Forced to leave India, alleges Australian journalist. Not true, govt rebuts her | Latest News India - Hindustan Times
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Forced to leave India, alleges Australian journalist. Not true, govt rebuts her

Apr 23, 2024 07:29 PM IST

ABC said YouTube blocked access in India to an episode of its news series Foreign Correspondent on Hardeep Singh Nijjar’s killing on New Delhi’s orders.

NEW DELHI: Australian journalist Avani Dias claimed on Tuesday that she had to leave India “abruptly” as the government told her an extension of her visa would be denied as her reporting has “crossed a line”.

Avani Dias said in a post on X that she was told that her visa extension request would be denied allegedly because her reporting on the Nijjar killing crossed a line (Instagram/avanidias)
Avani Dias said in a post on X that she was told that her visa extension request would be denied allegedly because her reporting on the Nijjar killing crossed a line (Instagram/avanidias)

Dias, who worked in India as the South Asia bureau chief for the Australian Broadcasting Corporation (ABC) since January 2022, left the country last week.

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However, an Indian government official who declined to be named described Dias’s contention that she wasn’t allowed to cover India’s general election and was compelled to leave the country as “not correct”. The official added, “She left because she had to meet the timeline for another job offer in Australia. The reason for her leaving was not delay in issuance of visa but personal reasons.”

In a post on X, Dias said, “After Australian Government intervention, I got a mere two-month extension...less than 24 hours before my flight.” She added, “We were also told my election accreditation would not come through because of an Indian Ministry directive. We left on day one of voting in the national election in what Modi calls ‘the mother of democracy’.”

The development took place against the backdrop of the removal of Dias’s documentary on the killing last year of pro-Khalistan activist Hardeep Singh Nijjar in Canada from YouTube India. Canadian Prime Minister Justin Trudeau triggered a diplomatic row by saying there were “credible allegations of a potential link” between Indian government agents and the killing of Nijjar.

On March 24, YouTube sent an email to the Australian broadcaster that said it had received an order from India’s electronics and information technology ministry to block Dias’s documentary. Following this, ABC alleged their journalists were questioned in Punjab by the Criminal Intelligence Department and blocked from filming a public event at the India-Pakistan border despite having approvals.

The Indian government official said ABC’s documentary, titled “Sikhs, Murder and Spies” and aired on March 21, was shot without appropriate permissions. The BSF too had declined permission for the ABC team to shoot close to the Wagah land border because of security-related restrictions, the official said.

The official further alleged that the visas of Dias’s associates were “obtained on the basis of misleading or incomplete information”.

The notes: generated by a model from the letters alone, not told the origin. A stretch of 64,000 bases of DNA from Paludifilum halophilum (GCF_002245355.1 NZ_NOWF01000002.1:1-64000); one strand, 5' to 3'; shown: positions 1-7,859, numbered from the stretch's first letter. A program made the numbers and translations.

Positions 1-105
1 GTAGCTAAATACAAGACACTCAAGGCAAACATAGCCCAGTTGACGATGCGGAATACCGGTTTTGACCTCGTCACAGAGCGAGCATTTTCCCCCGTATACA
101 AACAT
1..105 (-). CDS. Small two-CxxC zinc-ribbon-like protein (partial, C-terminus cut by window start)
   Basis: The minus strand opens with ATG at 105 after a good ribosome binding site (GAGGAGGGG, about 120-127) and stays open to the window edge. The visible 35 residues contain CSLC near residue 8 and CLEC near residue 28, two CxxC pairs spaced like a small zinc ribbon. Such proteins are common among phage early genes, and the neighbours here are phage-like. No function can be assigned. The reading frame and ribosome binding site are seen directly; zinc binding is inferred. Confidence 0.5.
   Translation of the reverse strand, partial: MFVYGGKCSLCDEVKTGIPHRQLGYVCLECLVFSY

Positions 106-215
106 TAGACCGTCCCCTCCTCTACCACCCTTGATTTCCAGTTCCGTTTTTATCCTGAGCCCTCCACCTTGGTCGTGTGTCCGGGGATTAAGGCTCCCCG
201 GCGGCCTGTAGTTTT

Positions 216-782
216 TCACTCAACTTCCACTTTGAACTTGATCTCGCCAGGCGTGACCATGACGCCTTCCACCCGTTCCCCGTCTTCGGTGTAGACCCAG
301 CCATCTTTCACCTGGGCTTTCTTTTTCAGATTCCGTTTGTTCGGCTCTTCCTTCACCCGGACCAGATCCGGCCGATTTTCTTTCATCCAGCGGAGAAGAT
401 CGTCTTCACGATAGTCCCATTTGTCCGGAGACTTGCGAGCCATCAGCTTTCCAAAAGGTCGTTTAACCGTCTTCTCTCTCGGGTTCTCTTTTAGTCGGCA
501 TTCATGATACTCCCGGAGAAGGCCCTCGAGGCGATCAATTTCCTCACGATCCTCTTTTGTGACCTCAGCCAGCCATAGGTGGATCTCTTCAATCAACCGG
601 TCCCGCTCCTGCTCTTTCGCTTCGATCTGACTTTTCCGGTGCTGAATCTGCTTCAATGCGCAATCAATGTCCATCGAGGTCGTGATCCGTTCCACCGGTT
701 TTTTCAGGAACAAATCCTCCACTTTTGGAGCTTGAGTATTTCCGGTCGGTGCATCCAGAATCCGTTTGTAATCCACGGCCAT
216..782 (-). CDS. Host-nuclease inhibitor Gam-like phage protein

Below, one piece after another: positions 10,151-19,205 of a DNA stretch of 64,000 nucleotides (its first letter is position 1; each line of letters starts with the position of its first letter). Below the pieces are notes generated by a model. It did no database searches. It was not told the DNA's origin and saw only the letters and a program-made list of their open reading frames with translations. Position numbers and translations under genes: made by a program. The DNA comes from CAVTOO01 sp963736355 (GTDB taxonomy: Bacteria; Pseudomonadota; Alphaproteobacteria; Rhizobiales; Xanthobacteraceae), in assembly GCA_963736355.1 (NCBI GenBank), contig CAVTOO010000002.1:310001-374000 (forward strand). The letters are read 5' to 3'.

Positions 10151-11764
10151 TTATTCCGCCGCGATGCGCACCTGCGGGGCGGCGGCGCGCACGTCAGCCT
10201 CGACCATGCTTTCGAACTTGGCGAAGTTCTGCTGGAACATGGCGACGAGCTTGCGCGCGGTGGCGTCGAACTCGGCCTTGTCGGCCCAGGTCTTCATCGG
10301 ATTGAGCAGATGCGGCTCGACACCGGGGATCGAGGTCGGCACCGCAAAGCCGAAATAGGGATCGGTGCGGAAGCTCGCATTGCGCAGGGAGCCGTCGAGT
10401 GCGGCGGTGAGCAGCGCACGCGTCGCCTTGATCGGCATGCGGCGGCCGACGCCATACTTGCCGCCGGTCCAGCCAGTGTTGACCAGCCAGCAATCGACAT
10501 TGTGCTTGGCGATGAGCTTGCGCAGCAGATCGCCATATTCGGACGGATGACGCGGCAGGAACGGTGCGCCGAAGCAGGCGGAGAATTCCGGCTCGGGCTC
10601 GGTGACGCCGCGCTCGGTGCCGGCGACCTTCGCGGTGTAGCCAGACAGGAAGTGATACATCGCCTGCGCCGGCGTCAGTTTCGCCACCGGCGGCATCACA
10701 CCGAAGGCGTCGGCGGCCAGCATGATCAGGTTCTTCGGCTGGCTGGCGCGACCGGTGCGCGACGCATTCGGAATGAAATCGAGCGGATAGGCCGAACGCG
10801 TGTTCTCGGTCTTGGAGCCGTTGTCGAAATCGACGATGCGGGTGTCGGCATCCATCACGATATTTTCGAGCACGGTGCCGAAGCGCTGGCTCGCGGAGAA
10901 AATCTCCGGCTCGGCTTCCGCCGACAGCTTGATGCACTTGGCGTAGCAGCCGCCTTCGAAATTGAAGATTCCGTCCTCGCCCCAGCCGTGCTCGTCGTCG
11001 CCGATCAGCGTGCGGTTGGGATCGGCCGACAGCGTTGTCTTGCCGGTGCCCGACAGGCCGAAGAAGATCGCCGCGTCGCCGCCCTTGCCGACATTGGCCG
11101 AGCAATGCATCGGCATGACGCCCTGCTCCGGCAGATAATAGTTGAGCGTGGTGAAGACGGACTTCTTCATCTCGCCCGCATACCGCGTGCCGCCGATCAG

Besides, the documentary glorified terrorism, including incidents such as the 1984 assassination of prime minister Indira Gandhi, and the bombing of Air India flight 182 by Khalistani activists in 1985. The documentary also provided a platform to “extremists and a fringe group of separatists” such as Nijjar, Dal Khasla and Sikhs For Justice Australia, the official said.

The documentary lacked objectivity, “had a pro-Khalistan stance”, and failed to mention the opposition to Khalistan in the state of Punjab, the official said.

Giving details on the processing of Dias’s visa application, the official said at a meeting in early April, an assurance was given that her visa would be renewed. An extension letter was issued in early April for her to make a fresh application, and Dias’s current visa was valid till April 20, the official said.

Dias paid the visa renewal fees only on April 18, one day before her sudden departure, the official said. “Her visa was renewed till the end of June so that she could cover the election and undertake other journalistic activities,” the official added.

Authority letters for access to polling booths and counting stations can’t be processed while the visa extension was being processed and two other ABC correspondents had received their letters, the official said.

ABC managing director David Anderson said: “The ABC fully backs and stands

by the important and impactful reporting by Avani Dias during her time as ABC correspondent in India. Avani joins the ‘Four Corners’ team as a reporter in coming weeks.”

Dias also spoke about the issue in her podcast “Looking for Modi”. She said, “It felt really shocking. This place my partner and I had called home for the last two-and-a-half years, this place that we loved so much, was not going to be home anymore. We were being forced to leave on the Indian government’s terms.”

She contended an official of the external affairs ministry had told her that her visa wouldn’t be extended. “He specifically said it was because of my Sikh separatist story, stating it had gone too far,” Dias said in her podcast.

(With inputs from Rezaul H Laskar)

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